Many people mistakenly assume that a 50/50 custody arrangement means that they won’t have to pay child support. However, custody isn’t the only factor that goes into determining support payments. The income of each parent must be considered as part of the calculation. In situations where one parent out earns the other, that parent may be required to pay child support — even if custody is split equally.
Child Support in 50/50 Custody Arrangements
While there are many things that can go into calculating a parent’s child support requirements, there are two primary factors: custody and income. If parents have a joint custody arrangement that results in the child spending 50% of their time with each parent, then custody is less of a factor in this calculation. However, 50/50 custody arrangements do not necessarily absolve parents of child support obligations.
This may seem unfair, as each parent has an obligation to financially support their children. Why would a parent who enjoys 50/50 custody be required to pay child support? The answer really comes down to finances. If that parent earns significantly more than the other parent, it may be necessary to require that parent to pitch in more, financially. Placing an equal financial burden on both parents may not be realistic and could create an undue burden on the lesser-earning parent.
Family Code 3900 provides that every child has the right to be financially supported by both parents, and parents share an equal responsibility to support their children. California’s child support laws are based on the principle that each parent is obligated to support their children financially — according to their situation. More importantly, child support isn’t a punishment for a parent who is required to pay it. It is meant for the children and is ordered in the best interest of the child.
Of course, there are situations where a 50/50 custody arrangement may result in no child support. If each parent has a similar income and they split custody evenly, then there may not be a child support obligation for each parent.
Child Support Can Be Set at $0 per Family Code 4057 (b)
(b) The presumption of subdivision (a) is a rebuttable presumption affecting the burden of proof and may be rebutted by admissible evidence showing that application of the formula would be unjust or inappropriate in the particular case, consistent with the principles set forth in Section 4053, because one or more of the following factors is found to be applicable by a preponderance of the evidence, and the court states in writing or on the record the information required in subdivision (a) of Section 4056…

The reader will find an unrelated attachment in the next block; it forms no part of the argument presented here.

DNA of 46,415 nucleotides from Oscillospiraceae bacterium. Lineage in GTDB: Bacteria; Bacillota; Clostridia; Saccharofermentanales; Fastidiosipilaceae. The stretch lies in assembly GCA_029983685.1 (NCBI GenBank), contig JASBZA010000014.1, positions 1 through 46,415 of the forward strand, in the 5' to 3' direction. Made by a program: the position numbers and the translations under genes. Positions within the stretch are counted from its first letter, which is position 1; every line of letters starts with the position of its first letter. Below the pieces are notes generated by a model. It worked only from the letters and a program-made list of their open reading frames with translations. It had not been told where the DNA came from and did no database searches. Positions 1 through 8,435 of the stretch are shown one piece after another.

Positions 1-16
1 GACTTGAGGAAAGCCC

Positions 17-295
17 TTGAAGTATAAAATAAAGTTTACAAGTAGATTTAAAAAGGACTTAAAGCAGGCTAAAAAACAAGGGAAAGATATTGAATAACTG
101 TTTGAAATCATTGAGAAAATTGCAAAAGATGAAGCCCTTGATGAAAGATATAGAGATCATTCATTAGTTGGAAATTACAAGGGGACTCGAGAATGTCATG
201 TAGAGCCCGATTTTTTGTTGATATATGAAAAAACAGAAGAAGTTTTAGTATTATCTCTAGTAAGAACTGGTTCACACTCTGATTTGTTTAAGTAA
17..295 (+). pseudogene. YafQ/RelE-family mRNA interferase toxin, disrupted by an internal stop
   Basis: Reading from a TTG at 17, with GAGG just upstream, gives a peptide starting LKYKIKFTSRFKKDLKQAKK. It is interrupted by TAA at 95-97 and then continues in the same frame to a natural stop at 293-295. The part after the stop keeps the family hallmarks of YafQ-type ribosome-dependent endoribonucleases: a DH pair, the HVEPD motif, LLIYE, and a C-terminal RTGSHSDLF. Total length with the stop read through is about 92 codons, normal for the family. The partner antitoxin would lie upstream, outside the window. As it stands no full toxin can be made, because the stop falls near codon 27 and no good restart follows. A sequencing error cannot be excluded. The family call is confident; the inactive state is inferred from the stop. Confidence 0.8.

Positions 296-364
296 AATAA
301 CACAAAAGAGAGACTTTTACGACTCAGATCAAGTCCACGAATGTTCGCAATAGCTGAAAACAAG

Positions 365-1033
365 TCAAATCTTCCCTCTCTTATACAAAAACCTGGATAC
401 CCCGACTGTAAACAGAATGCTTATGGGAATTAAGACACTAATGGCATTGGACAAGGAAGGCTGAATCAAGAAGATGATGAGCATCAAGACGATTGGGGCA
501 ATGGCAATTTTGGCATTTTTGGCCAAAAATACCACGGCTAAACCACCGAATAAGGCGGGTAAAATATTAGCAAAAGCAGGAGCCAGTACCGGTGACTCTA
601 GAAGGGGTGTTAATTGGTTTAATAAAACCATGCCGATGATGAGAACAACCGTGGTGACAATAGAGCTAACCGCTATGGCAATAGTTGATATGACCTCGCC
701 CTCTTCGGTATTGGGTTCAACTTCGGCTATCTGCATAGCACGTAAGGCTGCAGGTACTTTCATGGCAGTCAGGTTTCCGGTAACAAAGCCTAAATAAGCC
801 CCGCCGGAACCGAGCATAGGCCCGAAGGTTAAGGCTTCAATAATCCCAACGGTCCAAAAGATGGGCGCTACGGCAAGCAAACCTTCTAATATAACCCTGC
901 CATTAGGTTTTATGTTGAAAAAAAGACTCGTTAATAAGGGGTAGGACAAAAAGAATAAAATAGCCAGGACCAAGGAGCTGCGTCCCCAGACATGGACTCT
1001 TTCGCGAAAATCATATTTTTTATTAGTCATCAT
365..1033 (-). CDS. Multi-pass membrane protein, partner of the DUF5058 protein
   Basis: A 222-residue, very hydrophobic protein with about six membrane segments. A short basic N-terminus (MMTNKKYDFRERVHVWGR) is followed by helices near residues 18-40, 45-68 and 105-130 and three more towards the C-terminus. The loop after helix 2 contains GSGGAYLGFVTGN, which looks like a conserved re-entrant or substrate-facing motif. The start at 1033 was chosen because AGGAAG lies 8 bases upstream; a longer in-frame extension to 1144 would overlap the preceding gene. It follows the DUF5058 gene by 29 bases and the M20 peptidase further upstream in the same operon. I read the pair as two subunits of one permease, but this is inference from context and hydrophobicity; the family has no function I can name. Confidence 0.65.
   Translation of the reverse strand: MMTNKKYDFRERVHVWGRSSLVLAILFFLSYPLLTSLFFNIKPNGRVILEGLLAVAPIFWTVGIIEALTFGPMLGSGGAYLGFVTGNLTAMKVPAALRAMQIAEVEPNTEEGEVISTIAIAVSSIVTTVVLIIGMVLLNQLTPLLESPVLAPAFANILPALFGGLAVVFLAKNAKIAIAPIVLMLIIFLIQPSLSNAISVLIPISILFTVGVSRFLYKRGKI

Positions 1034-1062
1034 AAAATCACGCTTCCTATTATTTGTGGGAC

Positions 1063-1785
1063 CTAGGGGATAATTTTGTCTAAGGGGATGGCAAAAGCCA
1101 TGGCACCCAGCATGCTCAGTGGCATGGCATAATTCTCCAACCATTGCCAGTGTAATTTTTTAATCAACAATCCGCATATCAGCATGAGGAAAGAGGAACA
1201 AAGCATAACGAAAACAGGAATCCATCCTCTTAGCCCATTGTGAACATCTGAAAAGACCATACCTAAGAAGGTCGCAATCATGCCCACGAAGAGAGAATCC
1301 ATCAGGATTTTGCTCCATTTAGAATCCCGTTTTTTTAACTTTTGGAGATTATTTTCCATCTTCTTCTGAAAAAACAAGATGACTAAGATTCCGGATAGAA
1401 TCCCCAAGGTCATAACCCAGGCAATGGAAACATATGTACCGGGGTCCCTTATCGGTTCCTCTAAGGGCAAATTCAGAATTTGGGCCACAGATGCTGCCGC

(5) Application of the formula would be unjust or inappropriate due to special circumstances in the particular case. These special circumstances include, but are not limited to, the following…
(B) Cases in which both parents have substantially equal time-sharing of the children and one parent has a much lower or higher percentage of income used for housing than the other parent.
Remember Child Support Is For the Child
When parents fight over child support it is easy to forget that the payments are made for the benefit of the child. Lines can be blurred when tempers are high. A court will not order a parent to pay child support if it does not believe that it is truly in the best interest of the child.
If you have questions about child support or any other issues discussed in this article, contact our accomplished and dedicated family law, divorce, and child custody lawyers by calling (844) 4-TALKOV (825568) or contact us online for a free consultation with our experienced family law attorney, Colleen Sparks, who can guide you through the court process in a prompt and clear manner.
Our knowledgeable attorneys can also help if you have questions about any of the following:
- Child Custody and Visitation
- Restraining Orders
- Child Support
- Family Law Contempt